If you are going to add more user accounts to your computer, now is a good time to do it.

Reboot and start up in Safe Mode (press F8 while booting and choose Safe Mode)

Press the Windows & R keys > type cleanmgr /sageset:50 . Ensure there is a space between cleanmgr and / > click OK. In the resulting screen, choose your options by checking the boxes. I choose all but the bottom two. Click OK. Press the Windows & R keys > type cleanmgr /sagerun:50. When Disk cleanup is finished, Reboot.

Windows Update

*Note to wi-fi users. I recommend you use a wired connection for everything until XP is completely setup. Disable the wi-fi connection on first boot or as soon as you get the drivers installed. To disable the connection Open your Network Connection Properties, go to Start > Run > type control ncpa.cpl exactly as you see here > right-click on the wi-fi connection and choose disable.

Now you need to load your ISP software, or configure your computer for your broadband connection. If XP didn't already install the NIC/modem drivers for you, install them now. Then load your ISP software.
Sign on to the web. DO NOT check email, DO NOT IM, just go to Windows Update ( START >WINDOWS UPDATE).

Now...Microsoft has decided to be a royal PITA and has introduced a series of "validation" checks to ensure you are using a "valid" copy of XP. What it boils down to is they are assuming you are a criminal and you have to prove you aren't. This is also a major inconvenience because you'll now have to activate XP instead of being able to wait to make sure everything is running right before activating. A series of screens will pop up asking to install this and that. You want to update automatically you have no choice. Click yes, next install, whatever and get that stuff installed.

When all that Bravo Sierra is finished, click on the SCAN FOR UPDATES link. You'll get a choice between Express Install and Custom Install. Choose Custom Install. Install the High Priority Updates, under the Software, Optional section choose >.NET Framework, and Windows Media Player 10, Check the Hardware, Optional section to see if anything is there and check those too. When those are finished, reboot sign on to Windows Update again and install any remaining High Priority updates. Reboot into Safe Mode again and run cleanmgr /sagesrun:50

Install Remaining Hardware

***Try to follow the manufactures instructions on installing your hardware. Check your manual or the manufacturers support pages for these. Some hardware may require you to install software before installing/attaching hardware.


To open DEVICE MANAGER: Press the Windows + R keys, type in devmgmt.msc .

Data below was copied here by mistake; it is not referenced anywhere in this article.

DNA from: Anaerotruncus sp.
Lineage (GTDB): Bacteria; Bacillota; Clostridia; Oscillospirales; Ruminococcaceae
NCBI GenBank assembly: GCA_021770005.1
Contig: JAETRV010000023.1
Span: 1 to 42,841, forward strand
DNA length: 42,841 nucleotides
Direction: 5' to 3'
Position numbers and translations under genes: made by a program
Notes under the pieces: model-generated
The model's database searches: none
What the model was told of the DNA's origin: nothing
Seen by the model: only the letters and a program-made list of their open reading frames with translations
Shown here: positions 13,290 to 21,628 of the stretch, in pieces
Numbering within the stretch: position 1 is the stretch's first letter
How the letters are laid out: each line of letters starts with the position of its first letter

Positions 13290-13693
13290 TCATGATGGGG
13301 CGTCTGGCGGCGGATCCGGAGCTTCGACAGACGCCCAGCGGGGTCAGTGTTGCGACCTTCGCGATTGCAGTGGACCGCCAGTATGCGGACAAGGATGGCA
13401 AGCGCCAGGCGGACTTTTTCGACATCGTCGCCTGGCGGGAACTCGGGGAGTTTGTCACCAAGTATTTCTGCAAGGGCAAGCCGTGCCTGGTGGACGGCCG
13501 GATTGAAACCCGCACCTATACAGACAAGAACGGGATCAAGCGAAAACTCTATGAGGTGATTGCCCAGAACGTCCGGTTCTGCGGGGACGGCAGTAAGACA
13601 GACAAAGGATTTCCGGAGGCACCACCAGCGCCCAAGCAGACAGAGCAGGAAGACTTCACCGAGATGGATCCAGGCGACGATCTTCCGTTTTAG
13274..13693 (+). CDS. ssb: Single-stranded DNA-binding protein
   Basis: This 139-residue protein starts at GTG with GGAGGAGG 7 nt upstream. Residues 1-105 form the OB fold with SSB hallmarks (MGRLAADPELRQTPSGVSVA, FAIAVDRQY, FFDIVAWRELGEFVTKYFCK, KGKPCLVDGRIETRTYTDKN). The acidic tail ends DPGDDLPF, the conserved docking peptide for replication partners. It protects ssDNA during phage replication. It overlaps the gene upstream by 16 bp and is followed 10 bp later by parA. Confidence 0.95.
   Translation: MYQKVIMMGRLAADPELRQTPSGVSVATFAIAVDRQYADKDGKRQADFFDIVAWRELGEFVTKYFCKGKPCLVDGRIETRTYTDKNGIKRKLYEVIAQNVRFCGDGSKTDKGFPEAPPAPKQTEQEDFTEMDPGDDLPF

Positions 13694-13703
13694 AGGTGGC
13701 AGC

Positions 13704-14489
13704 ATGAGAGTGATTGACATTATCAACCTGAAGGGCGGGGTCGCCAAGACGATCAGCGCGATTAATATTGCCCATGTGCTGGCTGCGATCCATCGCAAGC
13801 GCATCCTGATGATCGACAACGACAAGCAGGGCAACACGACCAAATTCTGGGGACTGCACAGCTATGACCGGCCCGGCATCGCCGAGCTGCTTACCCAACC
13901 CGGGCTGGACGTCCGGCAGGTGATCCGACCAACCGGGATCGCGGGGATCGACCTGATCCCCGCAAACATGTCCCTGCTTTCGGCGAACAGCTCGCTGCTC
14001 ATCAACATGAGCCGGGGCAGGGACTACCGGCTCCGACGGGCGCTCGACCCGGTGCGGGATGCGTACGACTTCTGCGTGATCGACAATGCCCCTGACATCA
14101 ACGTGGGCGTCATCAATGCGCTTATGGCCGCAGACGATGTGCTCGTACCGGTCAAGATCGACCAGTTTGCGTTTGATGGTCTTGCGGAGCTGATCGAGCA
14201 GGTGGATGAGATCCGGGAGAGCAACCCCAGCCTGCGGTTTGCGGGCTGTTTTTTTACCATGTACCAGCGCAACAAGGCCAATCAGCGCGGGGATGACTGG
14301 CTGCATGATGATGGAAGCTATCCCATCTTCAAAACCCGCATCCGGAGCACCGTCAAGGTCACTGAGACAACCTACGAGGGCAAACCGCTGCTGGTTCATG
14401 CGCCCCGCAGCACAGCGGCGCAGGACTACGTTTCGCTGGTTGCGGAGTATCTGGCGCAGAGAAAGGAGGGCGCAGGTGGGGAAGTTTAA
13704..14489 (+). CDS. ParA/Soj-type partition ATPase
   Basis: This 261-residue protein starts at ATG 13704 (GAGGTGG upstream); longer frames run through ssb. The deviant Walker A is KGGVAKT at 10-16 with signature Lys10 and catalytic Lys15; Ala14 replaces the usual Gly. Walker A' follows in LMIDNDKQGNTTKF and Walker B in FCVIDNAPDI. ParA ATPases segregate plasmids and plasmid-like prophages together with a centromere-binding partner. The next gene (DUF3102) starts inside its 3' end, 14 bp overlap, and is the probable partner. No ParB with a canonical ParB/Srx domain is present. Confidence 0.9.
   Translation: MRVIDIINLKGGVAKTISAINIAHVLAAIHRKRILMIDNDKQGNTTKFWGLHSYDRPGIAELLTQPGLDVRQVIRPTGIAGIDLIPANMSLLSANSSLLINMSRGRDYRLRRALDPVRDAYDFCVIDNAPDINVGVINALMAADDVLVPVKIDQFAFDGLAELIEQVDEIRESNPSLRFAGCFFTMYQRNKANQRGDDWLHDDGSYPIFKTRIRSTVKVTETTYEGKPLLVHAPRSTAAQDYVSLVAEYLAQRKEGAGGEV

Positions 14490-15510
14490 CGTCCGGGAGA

Any hardware without a driver will be in a section with a yellow question mark:

Device Manager

(click on Thumbnail for a larger view)

If that hardware has a CD or file that will automatically install everything, run it now.

If you have anything left in DEVICE MANAGER that hasn't had its driver installed, try the following before attempting to install the driver manually.

Right click on the device > choose UPDATE DRIVER > in the resulting screen choose Install the software automatically. If your lucky XP will already have the driver. If not you'll have to do it manually.

To install a driver manually: In DEVICE MANAGER, double-click that hardware item > Click the Reinstall Driver button > in the resulting screen check No, not this time and click Next >

- If you know exactly what driver you want to install choose Install from a list or specific location (Advanced) and in the following screens browse to the location of the file to install the driver. Insert the manufacturers CD if needed.

- If you do not know exactly what driver to install insert the manufacturer CD and choose Install the software automatically (Recommended) > If that does not work, go back and this time choose Install from a list or specific location (Advanced) > in the resulting screen in the Search for the best driver in these locations section check the box that says Include this location in the search and browse to the file that contains you driver. If that fails you'll have to do it manually.

If you need to partition and/or format other drives and partitions, do so now. You can do this from ADMINISTRATIVE TOOLS > DISK MANAGEMENT or use a program like Acronis Disk Director.

Install Peripheral Devices

This will be devices like printers, mp3 players, cameras, scanners, etc...

***Try to follow the manufactures instructions on installing your hardware. Check your manual or the manufacturers support pages for these. Some hardware may require you to install software before installing/attaching hardware. (SRC:Tweakhound)